The NRA people are working hard to make this point. A video they produced, and of course edited, showed interviews of several New Orleans residents describing the heavy handed seizure of their guns during Katrina. There are a few things unconvincing about the production. This stuff is eight years old. Hasn’t something like this been “documented” since? If either federal, state or local governments had a plan to seize the city’s private weaponry they could have enforced it in better weather. Most revealing is that all the “information” came from the people whose guns had been seized. The NRA leaves us guessing at the reason they were being taken. In such a disaster it’s easy to think of circumstances in which people, including gun owners, might act something less than rationally.

There are more guns in fewer households today. It follows that fewer people have more guns, quite a bit more than necessary to handle an intruder or two. If we are to believe some of the more committed owners, the purpose of this hoarding is to defend themselves against the government, the federal government that plans to take their weapons. The unsuccessful 2010 Nevada Senatorial candidate specified “Second Amendment remedies” as a solution for what one feels ails the nation. To my knowledge no Republican member of Congress, for whom these people tend to vote, has gone this far. Still the natives are getting restless and, in the case of some of the hotter heads are publicly warning, you could say threatening, the United States Government.

There was a time when just having been friendly with a former member of a political party that recommended overthrowing the government was cause for penalties ranging from loss of a job to imprisonment. This movement came from the political right, the same direction as those who are now threatening to “defend” themselves from the government, a statement closer to treason than anything coming from the mouths of fellow travelers. I wonder how those state troopers feel about all his.

Monday, April 15, 2013

Quickie on Boston

I consider myself as concerned as the next person about what has just happened In Boston, but not enough to spend the day watching TV to hear what is yet to be known, like who did it. The known details of the event are interesting, but only to a point. With my set muted here are two captions that attracted my attention.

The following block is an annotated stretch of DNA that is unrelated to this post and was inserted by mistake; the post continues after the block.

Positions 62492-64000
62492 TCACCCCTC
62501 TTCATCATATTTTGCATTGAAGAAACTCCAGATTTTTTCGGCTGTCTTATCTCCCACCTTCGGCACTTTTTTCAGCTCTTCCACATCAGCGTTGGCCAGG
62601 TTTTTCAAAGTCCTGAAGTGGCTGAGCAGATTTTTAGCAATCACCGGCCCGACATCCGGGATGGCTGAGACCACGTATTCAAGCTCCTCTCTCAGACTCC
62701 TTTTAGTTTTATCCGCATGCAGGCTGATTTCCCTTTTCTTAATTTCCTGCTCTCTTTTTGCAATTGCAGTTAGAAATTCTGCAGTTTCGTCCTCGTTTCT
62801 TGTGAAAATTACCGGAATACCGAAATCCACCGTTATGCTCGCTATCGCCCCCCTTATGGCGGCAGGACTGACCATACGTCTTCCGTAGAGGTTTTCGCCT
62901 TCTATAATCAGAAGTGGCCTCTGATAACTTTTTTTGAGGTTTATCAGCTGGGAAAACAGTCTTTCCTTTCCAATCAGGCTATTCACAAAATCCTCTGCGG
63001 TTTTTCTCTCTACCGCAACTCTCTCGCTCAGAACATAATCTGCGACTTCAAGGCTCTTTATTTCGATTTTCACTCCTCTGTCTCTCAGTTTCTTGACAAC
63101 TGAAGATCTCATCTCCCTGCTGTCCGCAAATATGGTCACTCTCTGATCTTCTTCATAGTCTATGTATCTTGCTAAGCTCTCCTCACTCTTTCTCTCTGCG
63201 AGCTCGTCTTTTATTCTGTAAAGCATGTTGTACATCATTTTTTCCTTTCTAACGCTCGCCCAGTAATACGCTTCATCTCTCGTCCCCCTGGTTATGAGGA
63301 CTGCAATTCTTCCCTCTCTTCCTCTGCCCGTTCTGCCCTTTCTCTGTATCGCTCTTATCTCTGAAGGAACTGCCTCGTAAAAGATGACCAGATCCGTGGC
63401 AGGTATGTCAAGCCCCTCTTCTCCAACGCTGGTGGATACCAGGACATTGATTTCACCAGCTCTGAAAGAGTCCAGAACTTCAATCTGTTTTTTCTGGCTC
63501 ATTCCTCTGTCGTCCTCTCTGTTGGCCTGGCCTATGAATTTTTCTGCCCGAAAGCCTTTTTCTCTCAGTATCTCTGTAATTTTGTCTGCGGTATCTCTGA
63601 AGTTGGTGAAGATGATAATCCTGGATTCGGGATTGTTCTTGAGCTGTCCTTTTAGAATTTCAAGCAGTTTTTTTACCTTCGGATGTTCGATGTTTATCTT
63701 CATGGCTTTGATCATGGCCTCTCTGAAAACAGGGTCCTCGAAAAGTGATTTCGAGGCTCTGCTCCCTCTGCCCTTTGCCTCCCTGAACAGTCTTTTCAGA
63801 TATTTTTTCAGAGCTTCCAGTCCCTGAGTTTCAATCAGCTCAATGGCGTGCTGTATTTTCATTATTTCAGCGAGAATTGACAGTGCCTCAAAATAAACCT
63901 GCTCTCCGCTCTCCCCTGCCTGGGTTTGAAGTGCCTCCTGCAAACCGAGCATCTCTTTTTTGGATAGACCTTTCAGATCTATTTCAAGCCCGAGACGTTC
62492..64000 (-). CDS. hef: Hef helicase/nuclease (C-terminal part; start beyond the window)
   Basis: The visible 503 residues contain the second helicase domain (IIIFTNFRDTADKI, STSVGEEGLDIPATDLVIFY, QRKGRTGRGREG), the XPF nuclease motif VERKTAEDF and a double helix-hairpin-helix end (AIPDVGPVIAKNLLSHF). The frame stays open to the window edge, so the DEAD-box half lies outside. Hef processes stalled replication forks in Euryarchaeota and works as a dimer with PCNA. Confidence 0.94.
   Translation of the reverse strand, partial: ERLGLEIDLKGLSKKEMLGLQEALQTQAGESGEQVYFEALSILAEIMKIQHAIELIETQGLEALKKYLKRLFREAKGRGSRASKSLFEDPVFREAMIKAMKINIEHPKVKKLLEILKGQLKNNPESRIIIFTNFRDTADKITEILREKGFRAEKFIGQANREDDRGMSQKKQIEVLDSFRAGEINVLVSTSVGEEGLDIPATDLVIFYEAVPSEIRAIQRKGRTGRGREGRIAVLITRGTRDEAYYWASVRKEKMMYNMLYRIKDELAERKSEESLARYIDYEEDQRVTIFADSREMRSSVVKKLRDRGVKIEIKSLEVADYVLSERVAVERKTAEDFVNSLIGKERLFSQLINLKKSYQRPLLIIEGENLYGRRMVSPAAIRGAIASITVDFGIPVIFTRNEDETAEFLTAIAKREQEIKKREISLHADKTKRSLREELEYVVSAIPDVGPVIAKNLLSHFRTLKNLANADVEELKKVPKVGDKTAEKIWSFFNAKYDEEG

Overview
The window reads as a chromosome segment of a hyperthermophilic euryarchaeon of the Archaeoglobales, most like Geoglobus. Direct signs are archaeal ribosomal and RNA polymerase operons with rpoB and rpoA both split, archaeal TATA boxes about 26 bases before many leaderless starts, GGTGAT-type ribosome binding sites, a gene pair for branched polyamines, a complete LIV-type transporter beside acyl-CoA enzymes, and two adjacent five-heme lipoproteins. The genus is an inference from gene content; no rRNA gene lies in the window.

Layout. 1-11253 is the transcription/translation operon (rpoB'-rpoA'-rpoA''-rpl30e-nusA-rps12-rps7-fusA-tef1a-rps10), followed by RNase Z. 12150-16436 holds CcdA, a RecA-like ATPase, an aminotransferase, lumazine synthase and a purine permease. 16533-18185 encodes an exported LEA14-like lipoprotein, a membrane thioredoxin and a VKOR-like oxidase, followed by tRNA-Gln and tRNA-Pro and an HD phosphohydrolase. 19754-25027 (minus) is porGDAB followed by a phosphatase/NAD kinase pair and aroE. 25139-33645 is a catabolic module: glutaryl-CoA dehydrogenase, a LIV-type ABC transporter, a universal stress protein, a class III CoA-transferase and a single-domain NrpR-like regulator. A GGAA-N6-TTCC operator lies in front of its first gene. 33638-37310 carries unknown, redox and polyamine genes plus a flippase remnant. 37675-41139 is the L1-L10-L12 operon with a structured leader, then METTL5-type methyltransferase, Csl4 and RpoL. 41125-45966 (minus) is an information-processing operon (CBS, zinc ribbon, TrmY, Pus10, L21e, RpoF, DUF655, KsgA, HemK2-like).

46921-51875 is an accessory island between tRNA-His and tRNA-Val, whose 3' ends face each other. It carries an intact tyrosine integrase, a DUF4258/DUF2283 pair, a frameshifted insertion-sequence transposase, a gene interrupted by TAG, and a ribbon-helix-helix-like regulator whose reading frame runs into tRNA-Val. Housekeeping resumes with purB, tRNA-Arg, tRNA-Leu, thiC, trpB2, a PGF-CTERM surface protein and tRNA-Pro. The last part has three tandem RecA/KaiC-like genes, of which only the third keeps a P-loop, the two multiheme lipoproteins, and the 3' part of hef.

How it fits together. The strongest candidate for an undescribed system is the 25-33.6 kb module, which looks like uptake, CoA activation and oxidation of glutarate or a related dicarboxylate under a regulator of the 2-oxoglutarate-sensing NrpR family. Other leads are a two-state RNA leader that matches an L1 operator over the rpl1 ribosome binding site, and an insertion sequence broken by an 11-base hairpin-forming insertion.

One was that terrorism was believed to be involved. No kidding! Does anyone think that this could have been a childish prank? Of course the word “terrorism” is expected to conjure up visions of Osama Bin Laden types. In what way were Timothy McVeigh and Oklahoma City different?
The other caption led to an unrelated strictly personal thought related to an event half a century ago, that read the FBI was going to head the investigation. Fair enough! But my immediate thought was that it didn’t do a crackerjack job in JFK’s assassination. Could J. Edgar Hoover, who remained FBI head until his death ten years later, have been complicit in the event? This is a question for consideration that may not be new to everyone as it was to me, not an answer.

Wednesday, April 10, 2013

What's In a Word?

After years of complaining that environmentalists are not liberals and that “job creators” who defile the environment are not conservatives, I’ve come to accept having been tilting at windmills. I was about to give up my gallant stand against the misuse of the word “entitlement” until reading Hendrik Hertzbergs’s article in the April 8 New Yorker. Evidently the first usage of the word in its current context is as recent as Ronald Reagan’s presidency and was novel enough at the time to require quotation marks. Daniel Patrick Moynihan didn’t think much of it, calling it “semantic infiltration.” But the Great Communicator has prevailed until now, specifically denigrating social programs of which he disapproved.